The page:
Ranea: It’s for tamariki aged seven to eleven. The level of te reo Māori specifically is targeted to children immersed in Māori language education. The TV series He Paki Taonga i a Māui has been expressed and presented in a very ‘Māori – Mana Taonga’ way. It is the first of its kind!
Selecting the illustrators was no doubt a delight. How did you find them all?
David: An important key concept for the series was to have a different illustrative style for each story. That meant we needed to work with more than one artist. So we put the call out and got a really positive response. We got over twenty Māori artists who said they’d be keen. From those, we chose eight. And what an absolutely amazing group: Munro Te Whata, Te Hana Goodyer, Izzy Joy Te Aho-White, Huriana Kopeke-Te Aho, Josh Morgan, Miriama Grace-Smith, Ariki Brightwell, and Reweti Arapere. Pretty wonderful line-up, eh? I feel incredibly privileged to have been able to work with them. I mean, just look at what they did! Beautiful.
Ranea: Each unique illustrator was carefully discussed with me and selected by David, based on their skills and abilities to deliver beautiful emotive illustrations, and based also on their tribal connection to each taonga, encouraging and empowering the descendants to be the ‘interpretive voice’ of their taonga.
Māui is a story teller just made for television and books, it would seem. What is his essence?
David: He’s past, present, and future. He knows all these stories because they are of this land, and Māui is of this land. These stories are him, and us – and he, and we, are them. Kahukura Royal, who plays Māui, embodied all of that, and more: Māui the trickster, the shapeshifter, the teacher, the explorer. Watch his performance in the series and you’ll know exactly what I mean. I’m deeply grateful to Ranea – he worked with Kahukura to add a wonderful depth to the storytelling that wasn’t in the scripts. Truly inspiring.
Ranea: Most Pacific peoples trace descent from Māui. Māui unifies the Pacific – Vikings of the Pacific, Vikings of the Stars!
Is there one taonga that especially fascinated you?
David: There’s not just one – I think they’re all fascinating, which is why we chose them. For example, Ruhia's cloak is really cool because you look at it and you think ‘Wow, that’s the actual cloak that was draped over Thomas McKenzie to save his life, in 1840’.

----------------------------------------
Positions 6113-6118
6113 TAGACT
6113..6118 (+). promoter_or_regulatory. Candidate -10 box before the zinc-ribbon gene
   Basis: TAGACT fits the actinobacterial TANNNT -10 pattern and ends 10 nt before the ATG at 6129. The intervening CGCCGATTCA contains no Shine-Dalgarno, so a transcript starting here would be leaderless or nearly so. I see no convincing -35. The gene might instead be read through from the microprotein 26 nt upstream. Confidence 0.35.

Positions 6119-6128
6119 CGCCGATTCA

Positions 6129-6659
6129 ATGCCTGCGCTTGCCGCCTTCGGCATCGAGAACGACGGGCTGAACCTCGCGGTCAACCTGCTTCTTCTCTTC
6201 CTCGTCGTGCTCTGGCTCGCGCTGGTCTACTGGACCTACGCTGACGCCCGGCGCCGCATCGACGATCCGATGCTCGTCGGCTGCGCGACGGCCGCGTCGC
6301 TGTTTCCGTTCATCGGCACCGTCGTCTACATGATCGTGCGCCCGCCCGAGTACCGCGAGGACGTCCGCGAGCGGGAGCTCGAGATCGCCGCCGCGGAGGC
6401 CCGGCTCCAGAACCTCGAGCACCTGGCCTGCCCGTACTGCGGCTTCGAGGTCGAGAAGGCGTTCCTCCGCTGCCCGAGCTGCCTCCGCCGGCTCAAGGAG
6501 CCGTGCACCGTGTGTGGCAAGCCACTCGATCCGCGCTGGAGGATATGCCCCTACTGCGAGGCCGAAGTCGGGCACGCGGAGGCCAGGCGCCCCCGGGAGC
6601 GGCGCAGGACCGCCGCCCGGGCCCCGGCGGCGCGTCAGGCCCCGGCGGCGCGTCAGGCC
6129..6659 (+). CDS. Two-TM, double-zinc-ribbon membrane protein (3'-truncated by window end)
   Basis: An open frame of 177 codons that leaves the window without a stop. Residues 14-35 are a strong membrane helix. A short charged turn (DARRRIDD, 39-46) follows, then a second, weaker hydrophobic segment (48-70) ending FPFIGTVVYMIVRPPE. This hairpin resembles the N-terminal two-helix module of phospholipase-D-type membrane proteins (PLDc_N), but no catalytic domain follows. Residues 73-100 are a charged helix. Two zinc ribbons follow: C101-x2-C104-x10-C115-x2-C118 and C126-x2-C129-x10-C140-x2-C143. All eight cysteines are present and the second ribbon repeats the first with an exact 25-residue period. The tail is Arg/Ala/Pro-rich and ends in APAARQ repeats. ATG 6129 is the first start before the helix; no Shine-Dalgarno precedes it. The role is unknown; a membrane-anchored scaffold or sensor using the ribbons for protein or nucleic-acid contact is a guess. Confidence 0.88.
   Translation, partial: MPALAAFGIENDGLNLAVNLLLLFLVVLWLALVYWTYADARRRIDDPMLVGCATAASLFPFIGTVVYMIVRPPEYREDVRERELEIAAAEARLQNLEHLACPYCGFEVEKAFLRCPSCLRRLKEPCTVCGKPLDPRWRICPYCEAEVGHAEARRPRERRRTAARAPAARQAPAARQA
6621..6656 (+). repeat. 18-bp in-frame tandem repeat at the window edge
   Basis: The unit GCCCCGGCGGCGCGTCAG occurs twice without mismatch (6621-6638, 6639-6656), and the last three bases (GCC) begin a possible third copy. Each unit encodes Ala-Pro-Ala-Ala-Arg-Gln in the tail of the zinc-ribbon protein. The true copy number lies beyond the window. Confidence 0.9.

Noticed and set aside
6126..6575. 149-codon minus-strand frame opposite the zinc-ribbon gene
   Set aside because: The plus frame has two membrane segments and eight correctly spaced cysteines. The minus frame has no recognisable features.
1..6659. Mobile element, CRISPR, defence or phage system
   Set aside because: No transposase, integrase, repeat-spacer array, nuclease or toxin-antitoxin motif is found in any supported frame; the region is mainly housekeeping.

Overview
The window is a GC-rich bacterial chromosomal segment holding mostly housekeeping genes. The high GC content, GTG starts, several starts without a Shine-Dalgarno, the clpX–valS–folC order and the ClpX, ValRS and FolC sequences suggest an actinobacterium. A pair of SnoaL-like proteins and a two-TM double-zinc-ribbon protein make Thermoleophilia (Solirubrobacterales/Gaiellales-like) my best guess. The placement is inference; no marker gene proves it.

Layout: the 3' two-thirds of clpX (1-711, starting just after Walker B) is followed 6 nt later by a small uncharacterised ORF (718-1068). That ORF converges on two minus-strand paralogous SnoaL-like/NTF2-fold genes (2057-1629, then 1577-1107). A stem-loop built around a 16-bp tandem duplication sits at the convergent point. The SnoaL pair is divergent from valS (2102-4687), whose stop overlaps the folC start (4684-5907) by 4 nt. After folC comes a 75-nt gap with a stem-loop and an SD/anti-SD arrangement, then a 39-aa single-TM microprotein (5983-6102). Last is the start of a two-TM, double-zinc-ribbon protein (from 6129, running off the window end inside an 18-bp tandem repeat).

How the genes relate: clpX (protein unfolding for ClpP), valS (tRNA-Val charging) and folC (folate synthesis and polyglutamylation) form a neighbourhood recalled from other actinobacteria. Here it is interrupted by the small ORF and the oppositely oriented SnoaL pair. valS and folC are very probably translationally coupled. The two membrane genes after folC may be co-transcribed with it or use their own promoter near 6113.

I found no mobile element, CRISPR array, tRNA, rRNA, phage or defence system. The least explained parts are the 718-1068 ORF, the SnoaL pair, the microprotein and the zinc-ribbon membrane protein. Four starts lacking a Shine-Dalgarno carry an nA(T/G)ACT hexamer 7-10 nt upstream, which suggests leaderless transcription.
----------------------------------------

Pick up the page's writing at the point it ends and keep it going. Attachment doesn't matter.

Ranea: All the taonga in He Paki Taonga i a Māui are powerful. But Maungaroa is very special to me. I live in Porirua, where Kupe left it. I live in Hongoeka, where I am blessed to see Te Mana-nui-o-Kupe-ki-Aotearoa (Mana Island) every day. A reminder that he was not a myth. Although Kupe is claimed by many iwi, I am a descendant of Kupe.
What’s one new thing you learnt while working on these two books?
David: That the concept works.
Ranea: That Te Papa stands at a high advantage point – because of Mana Taonga – to streamline Te Maihi Karauna strategy. Te Papa Press; Te Māngai Pāho (Māori language broadcasting), Te Taura Whiri i te Reo Māori (Maori Language Commission), Te Tāhuhu o te Mātauranga (Ministry of Education).
What do you hope young readers and their whanau and teachers will take away from these books?
David: That’s there’s way more to the history of Aotearoa than you might have known. And that the history you thought you knew is usually told from a European perspective – but that's just one side of the story. Read or watch ’The Deadly Encounter of 1769’ and you’ll know what I mean.
Ranea: To be inspired to heal the past mistakes of humanity upon one another and nature. To anchor te reo Māori/reo Kiwi into the hearts of the next generation of ‘our tamariki of Aotearoa’, and to encourage visitation to the Te Papa by the descendants of Māui and the Mana Taonga, and all descendants of the Treaty of Waitangi, Māori and Pākehā alike. Homai te pakipaki! He paki taonga i a Māui!